Minnesota United won its season opener last Saturday, 3-2 in Vancouver. Coach Adrian Heath knows what would have happened if it hadn't.

"It silenced a little bit of what would have come if we had lost, on the back of two seasons being very poor on the road," Heath said.

United won just once in 17 games away from home last season — and not again after the season's second week. But it's not alone. D.C. United, with superstar Wayne Rooney on board for the season's final three months, won just once, too, but still made the playoffs. Seven other teams won just twice and another three won three times.

The home-field advantage exists in every sport, but why is it so difficult to win on the road in MLS?

Atmosphere, conditions, travel, time changes, home cooking, even officiating possibly all probably play a role. But ultimately, United Sporting Director Manny Lagos attributes it to a simple fact: It's a demanding endeavor and requires a mentality that challenges visiting teams facing all those factors.

"When you play 90 minutes of soccer, it's an insanely hard mental and physical event," Lagos said. "Teams are really aggressive at home and the fans and their energy push teams on and create an expectation … For us to become a good team, we have to have a balanced way of competing."

Whether player or coach, each has his own opinion. Veteran midfielder Rasmus Schuller, who came to MLS and Minnesota from leagues in Sweden and Finland, reminds the U.S. is a BIG country.

"It's the travel, the time differences," Schuller said. "You compare it to European leagues and going on the road here every time is like playing a (FIFA international) qualifier. The distances are so big. It makes a difference."

Defender Francisco Calvo disagrees, saying, ``We stay in the best hotels in cities, the best food, everything. I don't think the travel is an excuse to drop three points. My personal opinion, the stadium, the atmosphere doesn't mean anything. Maybe at home you feel more confidence, more energy, but trust me if we keep playing like we played in Vancouver, we're going to get some road wins."

What United lacked last season and in 2017, when it won three road games, is a mental resolve its players purportedly possess this season after it added five newcomers, including proven MLS winners Ozzie Alonso and Ike Opara.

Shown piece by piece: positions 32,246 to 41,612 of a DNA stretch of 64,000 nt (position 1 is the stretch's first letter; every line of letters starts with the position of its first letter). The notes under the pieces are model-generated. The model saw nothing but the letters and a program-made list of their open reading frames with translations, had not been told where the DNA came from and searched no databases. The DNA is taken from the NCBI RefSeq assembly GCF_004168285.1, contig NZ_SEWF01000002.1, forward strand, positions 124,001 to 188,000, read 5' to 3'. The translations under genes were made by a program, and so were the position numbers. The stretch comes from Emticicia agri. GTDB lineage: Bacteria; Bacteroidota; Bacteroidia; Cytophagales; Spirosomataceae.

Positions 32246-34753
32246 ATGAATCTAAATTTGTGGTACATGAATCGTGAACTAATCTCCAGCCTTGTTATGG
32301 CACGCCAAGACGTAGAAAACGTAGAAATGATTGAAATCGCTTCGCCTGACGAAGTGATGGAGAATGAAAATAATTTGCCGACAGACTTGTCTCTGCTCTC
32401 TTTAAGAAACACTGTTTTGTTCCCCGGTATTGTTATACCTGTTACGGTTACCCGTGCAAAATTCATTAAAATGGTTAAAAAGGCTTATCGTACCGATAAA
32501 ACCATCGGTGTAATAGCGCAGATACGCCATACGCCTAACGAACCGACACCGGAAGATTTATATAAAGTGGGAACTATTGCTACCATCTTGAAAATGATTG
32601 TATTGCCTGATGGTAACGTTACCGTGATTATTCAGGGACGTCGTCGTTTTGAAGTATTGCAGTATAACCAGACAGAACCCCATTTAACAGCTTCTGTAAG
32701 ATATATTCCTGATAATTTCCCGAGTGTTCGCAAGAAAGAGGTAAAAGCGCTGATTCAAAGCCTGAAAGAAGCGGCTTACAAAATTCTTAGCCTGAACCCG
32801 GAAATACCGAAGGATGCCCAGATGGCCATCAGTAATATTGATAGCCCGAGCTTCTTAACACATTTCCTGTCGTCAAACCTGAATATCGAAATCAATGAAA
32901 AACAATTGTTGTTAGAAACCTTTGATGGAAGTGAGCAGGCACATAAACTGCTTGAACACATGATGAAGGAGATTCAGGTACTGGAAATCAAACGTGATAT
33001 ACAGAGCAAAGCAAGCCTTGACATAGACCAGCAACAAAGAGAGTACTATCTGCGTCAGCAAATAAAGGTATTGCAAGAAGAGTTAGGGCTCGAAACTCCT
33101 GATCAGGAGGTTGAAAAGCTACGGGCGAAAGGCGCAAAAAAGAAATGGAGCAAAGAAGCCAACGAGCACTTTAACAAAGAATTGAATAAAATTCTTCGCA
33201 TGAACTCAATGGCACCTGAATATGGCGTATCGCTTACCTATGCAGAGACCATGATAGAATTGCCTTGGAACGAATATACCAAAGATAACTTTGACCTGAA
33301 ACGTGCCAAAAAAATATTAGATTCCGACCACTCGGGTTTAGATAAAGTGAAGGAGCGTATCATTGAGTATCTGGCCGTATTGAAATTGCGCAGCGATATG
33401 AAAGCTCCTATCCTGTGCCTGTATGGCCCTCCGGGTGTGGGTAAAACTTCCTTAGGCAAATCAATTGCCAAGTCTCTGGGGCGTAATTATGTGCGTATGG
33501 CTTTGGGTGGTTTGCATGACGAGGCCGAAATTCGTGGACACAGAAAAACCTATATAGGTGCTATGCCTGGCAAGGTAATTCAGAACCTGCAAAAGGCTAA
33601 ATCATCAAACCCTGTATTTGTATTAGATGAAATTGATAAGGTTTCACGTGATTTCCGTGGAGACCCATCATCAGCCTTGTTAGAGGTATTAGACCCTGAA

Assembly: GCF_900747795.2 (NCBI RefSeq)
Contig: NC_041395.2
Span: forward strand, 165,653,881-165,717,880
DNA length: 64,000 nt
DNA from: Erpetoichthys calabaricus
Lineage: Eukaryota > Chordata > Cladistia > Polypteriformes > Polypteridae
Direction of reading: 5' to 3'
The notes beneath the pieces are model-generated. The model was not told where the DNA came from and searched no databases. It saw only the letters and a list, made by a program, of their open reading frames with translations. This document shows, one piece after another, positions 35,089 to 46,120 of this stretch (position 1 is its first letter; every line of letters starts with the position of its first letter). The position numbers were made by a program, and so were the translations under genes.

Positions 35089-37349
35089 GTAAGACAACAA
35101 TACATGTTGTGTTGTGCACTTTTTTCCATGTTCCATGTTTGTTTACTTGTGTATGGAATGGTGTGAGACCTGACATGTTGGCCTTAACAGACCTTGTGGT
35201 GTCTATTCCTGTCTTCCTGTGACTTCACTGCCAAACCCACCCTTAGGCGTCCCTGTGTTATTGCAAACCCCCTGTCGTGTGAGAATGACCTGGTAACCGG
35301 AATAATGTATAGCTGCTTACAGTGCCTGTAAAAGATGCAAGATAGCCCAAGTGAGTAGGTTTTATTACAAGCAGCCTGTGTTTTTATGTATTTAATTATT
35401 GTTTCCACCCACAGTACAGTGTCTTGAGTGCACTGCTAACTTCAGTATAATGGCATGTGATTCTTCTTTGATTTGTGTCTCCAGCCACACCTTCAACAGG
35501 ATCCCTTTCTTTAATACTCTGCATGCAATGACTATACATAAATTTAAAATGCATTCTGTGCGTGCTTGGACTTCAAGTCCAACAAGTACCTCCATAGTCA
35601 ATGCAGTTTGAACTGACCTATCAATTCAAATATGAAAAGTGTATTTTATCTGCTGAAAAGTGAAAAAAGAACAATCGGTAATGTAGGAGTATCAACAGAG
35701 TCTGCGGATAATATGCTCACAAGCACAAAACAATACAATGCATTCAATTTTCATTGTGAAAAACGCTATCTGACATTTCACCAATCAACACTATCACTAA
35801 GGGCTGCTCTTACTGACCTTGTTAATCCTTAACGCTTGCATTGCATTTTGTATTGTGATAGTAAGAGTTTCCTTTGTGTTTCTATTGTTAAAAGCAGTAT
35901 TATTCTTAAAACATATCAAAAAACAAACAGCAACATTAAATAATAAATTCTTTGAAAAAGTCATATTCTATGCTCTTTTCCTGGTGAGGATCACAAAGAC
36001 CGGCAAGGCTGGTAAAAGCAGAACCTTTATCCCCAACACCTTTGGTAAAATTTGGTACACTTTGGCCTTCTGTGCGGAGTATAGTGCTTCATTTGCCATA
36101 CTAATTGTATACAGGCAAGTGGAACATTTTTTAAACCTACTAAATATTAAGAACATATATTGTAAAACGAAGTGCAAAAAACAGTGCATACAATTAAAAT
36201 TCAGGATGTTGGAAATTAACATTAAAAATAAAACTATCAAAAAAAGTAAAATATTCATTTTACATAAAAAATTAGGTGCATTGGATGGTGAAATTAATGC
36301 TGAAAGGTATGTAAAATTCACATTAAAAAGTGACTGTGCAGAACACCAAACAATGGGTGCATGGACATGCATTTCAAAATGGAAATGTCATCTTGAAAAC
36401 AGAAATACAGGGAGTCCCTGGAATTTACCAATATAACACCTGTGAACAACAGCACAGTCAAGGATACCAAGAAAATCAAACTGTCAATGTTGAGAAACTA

"At the end of the day, you need to play the same way away you do at home,'' Opara said. "Don't be scared because you're on the road. If anything, it should be the opposite. You know road games are tough; what's there to be scared about? Go out there and play.

"No one goes undefeated, but go into every single game believing you're going to win. That's the mentality I hope everyone in this locker room accepts."

That takes experience and maturity, the kind Alonso developed from playing 10 seasons for successful Seattle. The Sounders won 14 of their final 16 regular-season games, including five of six road games in those 16, in 2018. They finished second in the Western Conference only to Opara's Sporting Kansas City team.

"You have to play every game like a home game," Alonso said. "You have to win. Everything of our mind has to change. Wherever you play, you play the same way."

United earned three points in the first of five consecutive road games — the next is Saturday at San Jose — to start its season.

"The fact we got a win first game, it's a good start," Heath said. "That's what it was, a start. Now can we go and get another result this week?"

Jerry Zgoda cover the Minnesota United for the Star Tribune.

Twitter: @JerryZgoda

E-mail: jzgoda@startribune.com

Blog: startribune.com/soccer